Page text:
Apple pledged $25 to iPhone users over battery problems. Why is it so hard to collect?

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Apple is a world leader in both design and digital payments, but you wouldn’t know it from the clumsy website where millions of iPhone users must go to claim compensation over a battery defect. The website and the process for notifying customers about the iPhone settlement is awkward and ineffective—in short, very un-Apple like. The situation is frustrating many iPhone owners and could also bring new scrutiny of a class action process that critics’ say shortchanges consumers.

The Apple class action in question is over what the tech press has dubbed “battery-gate.” It alleges that Apple manipulated its software in ways that caused the battery of certain iPhones to suddenly drain or make the phone sluggish, prompting some users to desire a new purchase.

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Congress in disagreement as 30.5 million go first week without $600 federal unemployment benefit

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Congress has yet to come to an agreement for extending or replacing the $600 weekly federal unemployment benefit, which paid its final benefit for the week ending July 25.

That means the 30.5 million jobless Americans who were receiving the benefit will go their first week without the $600 check.

“On certain issues we made progress, on certain issues we’re still very far apart,” treasury secretary Steven Mnuchin told reporters on Capitol Hill after leaving a meeting with Democratic leaders on Friday without a deal or short-term fix.

On Monday, Senate Republicans rolled out their stimulus bill, which included reducing the federal unemployment benefit bonus—which is paid on top of state benefits—from $600 to $200 per week for the next two months. After … Read the rest

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The economy is no longer Americans top concern heading into the 2020 election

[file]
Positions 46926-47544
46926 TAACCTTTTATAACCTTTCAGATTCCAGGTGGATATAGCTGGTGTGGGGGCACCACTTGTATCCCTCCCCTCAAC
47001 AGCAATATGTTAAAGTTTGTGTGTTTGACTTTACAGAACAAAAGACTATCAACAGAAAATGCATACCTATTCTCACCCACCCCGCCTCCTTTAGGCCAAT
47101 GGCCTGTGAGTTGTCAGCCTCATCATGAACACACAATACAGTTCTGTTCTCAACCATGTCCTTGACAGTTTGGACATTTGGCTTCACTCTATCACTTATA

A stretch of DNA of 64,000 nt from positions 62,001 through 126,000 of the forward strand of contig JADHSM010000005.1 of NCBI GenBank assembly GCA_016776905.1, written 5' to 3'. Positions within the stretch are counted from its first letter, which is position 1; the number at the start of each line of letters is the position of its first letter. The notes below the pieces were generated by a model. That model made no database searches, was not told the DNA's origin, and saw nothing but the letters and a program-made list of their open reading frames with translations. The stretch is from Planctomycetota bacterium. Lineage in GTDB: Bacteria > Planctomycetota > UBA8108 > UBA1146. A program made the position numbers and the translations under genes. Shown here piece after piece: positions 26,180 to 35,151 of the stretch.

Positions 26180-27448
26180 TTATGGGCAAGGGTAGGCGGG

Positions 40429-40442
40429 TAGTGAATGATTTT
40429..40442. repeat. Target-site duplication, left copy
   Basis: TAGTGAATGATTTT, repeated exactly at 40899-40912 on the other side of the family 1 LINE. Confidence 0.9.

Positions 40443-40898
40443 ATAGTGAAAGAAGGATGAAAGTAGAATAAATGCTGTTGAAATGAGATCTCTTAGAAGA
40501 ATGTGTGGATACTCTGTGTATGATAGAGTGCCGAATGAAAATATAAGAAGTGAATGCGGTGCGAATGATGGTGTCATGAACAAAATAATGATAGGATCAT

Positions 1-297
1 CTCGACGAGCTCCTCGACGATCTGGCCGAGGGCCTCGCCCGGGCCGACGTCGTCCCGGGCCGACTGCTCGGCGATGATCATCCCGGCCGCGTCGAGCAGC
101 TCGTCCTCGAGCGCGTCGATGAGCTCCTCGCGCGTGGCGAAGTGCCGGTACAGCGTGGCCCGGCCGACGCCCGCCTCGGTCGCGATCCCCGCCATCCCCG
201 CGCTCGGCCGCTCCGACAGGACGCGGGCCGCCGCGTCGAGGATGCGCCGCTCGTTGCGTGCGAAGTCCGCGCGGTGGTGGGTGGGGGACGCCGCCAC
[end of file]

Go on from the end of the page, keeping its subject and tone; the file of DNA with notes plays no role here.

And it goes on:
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It’s not always the economy, after all. 

In prior elections, fears about the economy have always been top of mind for Americans heading to the polls. But voters say that their top political concern heading into the 2020 election are the ongoing COVID-19 pandemic and public health, according to data from a Fortune-SurveyMonkey poll of 2,802 U.S. adults between July 17 and 21. 

The survey found that 37% of people say the coronavirus pandemic would be the number one issue on their minds if they went to the polls today. The economy took the number two slot, but virus fears beat economic worries by a longshot with a 13-point spread between the two. Race relations and racism were also of high concern to voters with 15% … Read the rest

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Roche tried to see if its arthritis drug could fight coronavirus. It didn’t work

Good afternoon, readers.

Drug development is a weird business. It’s crucial during a pandemic and the companies trying to make drugs have to get creative in emergency moments like this.

That’s why a whole lot of pharmaceutical firms have been testing out whether their own existing products can fight the coronavirus. Roche is one of them—and, unfortunately, on Wednesday announced that the gambit didn’t work out.

The Swiss drug giant was attempting to see whether or not Actemra, an anti-inflammatory which treats rheumatoid arthritis, could be promising for patients who had been hospitalized for COVID-19 with severe symptoms.

The company said in a statement that the trial of this drug failed both its primary and secondary goals: improvement in health for those with COVID-associated pneumonia as well as lowering the risk of death for these patients.

It’s a disappointing development. But it doesn’t mean that an old drug can’t learn Read the rest

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You are being watched: Insurers are ramping up surveillance to stamp out disability benefits fraud

Coincidence? That depends. Have you applied for long-term disability benefits, or are you currently receiving long-term disability benefits from an insurance company? If so, your instincts are probably accurate. You are being watched. Read More

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